The rest of the travel went smoothly, despite the amusing atmosphere of the Easyjet flight from Gatwick, which Sandra dubbed the 'Flying MaDonalds'. Several families had preschoolers who were allowed to run amok, both in the terminal and on the plane. Toasted sandwiches and bacon rolls were apparently being prepared fresh. It was such fun.
But all was forgotten when we saw our apartamento in Palma. It is in a (probably 18th century) building in a maze of narrow streets, very near the Cathedral, in the area known as Palma Old Town. The look is a little like the iconic Parisian streetscape, with tall narrow windows and tiny wrought-iron balconies, but also with unmistakablely Arab influences. The apartment is light and cool, with modern fittings (dishwasher!), two bathrooms and a tiny laundry. It's up three flights of incredibly steep stairs, which were a challengs with the 20 kilo suitcases, but which we are slowly adjusting to.
Yesterday we walked through the Old Town, visiting the Church of Santa Magdalena, built in the 18th century but adjoining a convent of enclosed nuns (Augustinians, just up the road from the Carmelites) built three centuries earlier. Inside, encased in a glass coffin, is the body of Santa Catalina Tomas, the island's only saint, who was a nun there in the 16th century. The body is said to be incorruptible, but as she is fully dressed in her nun's habit there is nothing to see except two really creepy pointy-toe shoes which stick up at the end of her robes. Unfortunately a local woman decided I needed the full lecture about the saint, and, despite my clear incomprehension and repetition of "Inglés", subjected me to several minutes of spirited rhetoric. I'm sure it was really interesting. Wikipedia will give you full technical architectural details, but whatever — it was a lovely church, and the walk back down through the tiny alleys and lanes, driveable only by residents, was just breathtaking in its unexpected vistas. I've started an album you can see here, and I'll update it as the days go by.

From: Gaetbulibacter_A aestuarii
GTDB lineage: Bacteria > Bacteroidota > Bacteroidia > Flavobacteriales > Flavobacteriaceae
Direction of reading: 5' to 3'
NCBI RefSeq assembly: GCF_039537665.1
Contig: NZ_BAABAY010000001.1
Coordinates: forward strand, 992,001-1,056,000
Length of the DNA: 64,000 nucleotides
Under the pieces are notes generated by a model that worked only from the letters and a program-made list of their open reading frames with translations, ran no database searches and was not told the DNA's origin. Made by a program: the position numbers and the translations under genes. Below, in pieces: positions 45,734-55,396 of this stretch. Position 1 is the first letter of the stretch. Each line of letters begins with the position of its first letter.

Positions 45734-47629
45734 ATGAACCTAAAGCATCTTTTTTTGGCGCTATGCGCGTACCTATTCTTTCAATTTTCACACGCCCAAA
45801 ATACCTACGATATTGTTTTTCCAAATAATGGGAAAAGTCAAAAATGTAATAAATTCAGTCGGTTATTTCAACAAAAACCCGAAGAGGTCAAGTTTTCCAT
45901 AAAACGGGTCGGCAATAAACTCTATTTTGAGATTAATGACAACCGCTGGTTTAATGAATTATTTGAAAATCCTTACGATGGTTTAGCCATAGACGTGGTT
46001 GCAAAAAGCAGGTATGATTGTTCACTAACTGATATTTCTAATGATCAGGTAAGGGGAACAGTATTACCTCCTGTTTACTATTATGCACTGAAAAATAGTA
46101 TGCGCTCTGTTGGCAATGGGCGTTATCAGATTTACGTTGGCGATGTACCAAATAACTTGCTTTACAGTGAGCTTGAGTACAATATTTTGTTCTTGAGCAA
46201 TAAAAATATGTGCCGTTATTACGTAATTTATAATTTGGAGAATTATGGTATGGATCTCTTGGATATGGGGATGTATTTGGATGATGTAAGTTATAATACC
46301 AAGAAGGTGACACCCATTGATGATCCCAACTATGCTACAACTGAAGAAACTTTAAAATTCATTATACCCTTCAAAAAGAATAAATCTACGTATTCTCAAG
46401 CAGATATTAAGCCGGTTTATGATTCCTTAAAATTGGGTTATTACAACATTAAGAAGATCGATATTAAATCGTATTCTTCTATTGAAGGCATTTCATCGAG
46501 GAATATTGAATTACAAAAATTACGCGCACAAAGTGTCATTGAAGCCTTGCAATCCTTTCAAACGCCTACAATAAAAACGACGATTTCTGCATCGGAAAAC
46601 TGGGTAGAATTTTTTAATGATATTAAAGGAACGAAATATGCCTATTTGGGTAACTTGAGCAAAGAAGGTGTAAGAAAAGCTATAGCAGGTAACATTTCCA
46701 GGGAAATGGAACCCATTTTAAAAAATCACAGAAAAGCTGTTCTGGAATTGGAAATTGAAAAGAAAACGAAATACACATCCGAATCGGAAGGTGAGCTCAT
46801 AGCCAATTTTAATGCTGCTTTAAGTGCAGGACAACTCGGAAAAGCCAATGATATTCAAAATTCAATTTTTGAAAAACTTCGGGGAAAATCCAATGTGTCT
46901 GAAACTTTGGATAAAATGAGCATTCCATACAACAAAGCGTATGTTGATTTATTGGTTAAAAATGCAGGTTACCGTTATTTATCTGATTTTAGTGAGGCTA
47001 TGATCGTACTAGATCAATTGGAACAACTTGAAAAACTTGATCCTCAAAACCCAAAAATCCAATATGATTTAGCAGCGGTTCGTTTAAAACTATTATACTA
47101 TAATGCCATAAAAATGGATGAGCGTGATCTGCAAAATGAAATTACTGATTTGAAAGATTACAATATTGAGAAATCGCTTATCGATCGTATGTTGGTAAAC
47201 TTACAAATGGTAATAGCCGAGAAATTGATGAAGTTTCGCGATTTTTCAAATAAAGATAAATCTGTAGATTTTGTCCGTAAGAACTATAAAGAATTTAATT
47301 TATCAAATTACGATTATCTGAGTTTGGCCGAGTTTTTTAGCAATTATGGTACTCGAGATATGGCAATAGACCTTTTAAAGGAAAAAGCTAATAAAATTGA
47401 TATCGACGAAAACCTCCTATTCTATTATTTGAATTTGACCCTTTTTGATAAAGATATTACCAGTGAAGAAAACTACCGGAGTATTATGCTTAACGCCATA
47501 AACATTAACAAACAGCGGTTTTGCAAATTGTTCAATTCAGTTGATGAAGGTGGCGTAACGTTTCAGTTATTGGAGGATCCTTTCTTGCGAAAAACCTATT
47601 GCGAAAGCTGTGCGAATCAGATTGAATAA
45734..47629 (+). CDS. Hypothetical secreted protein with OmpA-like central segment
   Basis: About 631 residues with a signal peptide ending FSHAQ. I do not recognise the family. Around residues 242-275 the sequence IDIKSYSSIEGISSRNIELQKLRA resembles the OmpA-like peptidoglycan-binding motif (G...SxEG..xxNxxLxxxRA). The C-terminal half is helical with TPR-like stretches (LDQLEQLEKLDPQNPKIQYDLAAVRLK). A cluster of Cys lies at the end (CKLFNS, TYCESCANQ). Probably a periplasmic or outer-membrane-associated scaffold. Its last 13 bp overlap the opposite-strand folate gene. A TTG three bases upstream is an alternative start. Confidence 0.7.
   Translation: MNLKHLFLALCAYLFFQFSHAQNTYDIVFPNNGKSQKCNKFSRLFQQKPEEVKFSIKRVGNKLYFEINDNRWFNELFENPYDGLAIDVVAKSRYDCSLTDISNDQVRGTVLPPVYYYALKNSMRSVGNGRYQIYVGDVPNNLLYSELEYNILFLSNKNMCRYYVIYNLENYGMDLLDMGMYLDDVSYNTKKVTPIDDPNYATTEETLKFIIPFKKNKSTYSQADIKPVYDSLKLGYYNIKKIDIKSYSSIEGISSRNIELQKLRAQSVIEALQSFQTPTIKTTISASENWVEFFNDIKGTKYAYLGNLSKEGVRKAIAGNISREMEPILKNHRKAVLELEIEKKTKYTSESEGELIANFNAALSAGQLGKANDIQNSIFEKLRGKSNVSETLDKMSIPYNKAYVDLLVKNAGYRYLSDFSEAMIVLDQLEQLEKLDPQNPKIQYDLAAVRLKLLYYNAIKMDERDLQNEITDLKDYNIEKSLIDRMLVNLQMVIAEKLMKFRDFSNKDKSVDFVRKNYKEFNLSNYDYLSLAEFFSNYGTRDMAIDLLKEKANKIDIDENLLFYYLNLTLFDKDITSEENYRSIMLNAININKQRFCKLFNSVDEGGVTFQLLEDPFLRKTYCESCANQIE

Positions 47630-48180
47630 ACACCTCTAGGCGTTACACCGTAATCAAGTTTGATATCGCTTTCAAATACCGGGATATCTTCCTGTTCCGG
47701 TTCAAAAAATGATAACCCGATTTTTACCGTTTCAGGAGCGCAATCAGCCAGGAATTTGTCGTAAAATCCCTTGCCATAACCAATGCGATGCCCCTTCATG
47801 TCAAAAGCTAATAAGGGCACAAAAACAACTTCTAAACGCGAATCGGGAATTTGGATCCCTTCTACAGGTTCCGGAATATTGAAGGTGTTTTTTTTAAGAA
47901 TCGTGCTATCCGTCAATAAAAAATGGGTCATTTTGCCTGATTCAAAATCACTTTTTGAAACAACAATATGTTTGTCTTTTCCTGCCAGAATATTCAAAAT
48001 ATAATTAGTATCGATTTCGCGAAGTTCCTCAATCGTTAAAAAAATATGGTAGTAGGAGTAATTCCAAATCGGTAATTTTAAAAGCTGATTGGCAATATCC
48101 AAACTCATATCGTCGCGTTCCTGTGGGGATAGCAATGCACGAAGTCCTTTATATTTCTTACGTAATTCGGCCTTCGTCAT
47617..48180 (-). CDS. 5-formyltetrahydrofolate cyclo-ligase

Just a teaser: some views from our windows — note the difficulties in photographing anything without including exceedingly ugly power infrastructure — and a plaque from the end of the street, which I think indicates that Chopin and George Sands lived here for a few months. This writer says that they were driven from Palma because of their unconventionality: she wore pants and smoked cigars and neither of them would go to church. Despite its huge reliance on tourism, Palma is still largely closed on a Sunday.
And just so you know I'm not neglecting you, a special photo for my crafty readers: A crocheted glass dog, howling to show his scarey teeth, exhibited as Art in the foyer of a posh hotel. There's a much less tasteful on in the album.